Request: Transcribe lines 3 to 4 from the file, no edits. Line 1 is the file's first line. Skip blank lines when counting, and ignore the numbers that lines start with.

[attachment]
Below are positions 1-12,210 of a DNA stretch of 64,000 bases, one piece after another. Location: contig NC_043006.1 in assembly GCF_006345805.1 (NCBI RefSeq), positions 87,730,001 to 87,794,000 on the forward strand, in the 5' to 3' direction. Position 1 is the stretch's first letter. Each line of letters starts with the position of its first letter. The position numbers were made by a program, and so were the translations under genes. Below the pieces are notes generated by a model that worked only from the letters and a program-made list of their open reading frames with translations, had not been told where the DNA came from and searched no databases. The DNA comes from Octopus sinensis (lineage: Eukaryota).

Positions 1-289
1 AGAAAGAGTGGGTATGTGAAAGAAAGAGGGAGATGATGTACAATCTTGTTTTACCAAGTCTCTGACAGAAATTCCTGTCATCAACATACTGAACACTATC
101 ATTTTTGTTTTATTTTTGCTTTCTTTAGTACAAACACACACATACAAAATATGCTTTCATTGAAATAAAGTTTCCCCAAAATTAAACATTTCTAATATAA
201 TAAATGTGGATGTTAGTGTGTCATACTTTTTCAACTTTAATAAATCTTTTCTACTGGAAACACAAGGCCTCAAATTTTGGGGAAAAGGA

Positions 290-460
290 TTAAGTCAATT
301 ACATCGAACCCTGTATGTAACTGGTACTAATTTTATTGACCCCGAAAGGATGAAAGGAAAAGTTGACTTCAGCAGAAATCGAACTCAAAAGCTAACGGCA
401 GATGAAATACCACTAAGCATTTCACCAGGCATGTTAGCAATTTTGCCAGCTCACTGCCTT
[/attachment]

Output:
1 AGAAAGAGTGGGTATGTGAAAGAAAGAGGGAGATGATGTACAATCTTGTTTTACCAAGTCTCTGACAGAAATTCCTGTCATCAACATACTGAACACTATC
101 ATTTTTGTTTTATTTTTGCTTTCTTTAGTACAAACACACACATACAAAATATGCTTTCATTGAAATAAAGTTTCCCCAAAATTAAACATTTCTAATATAA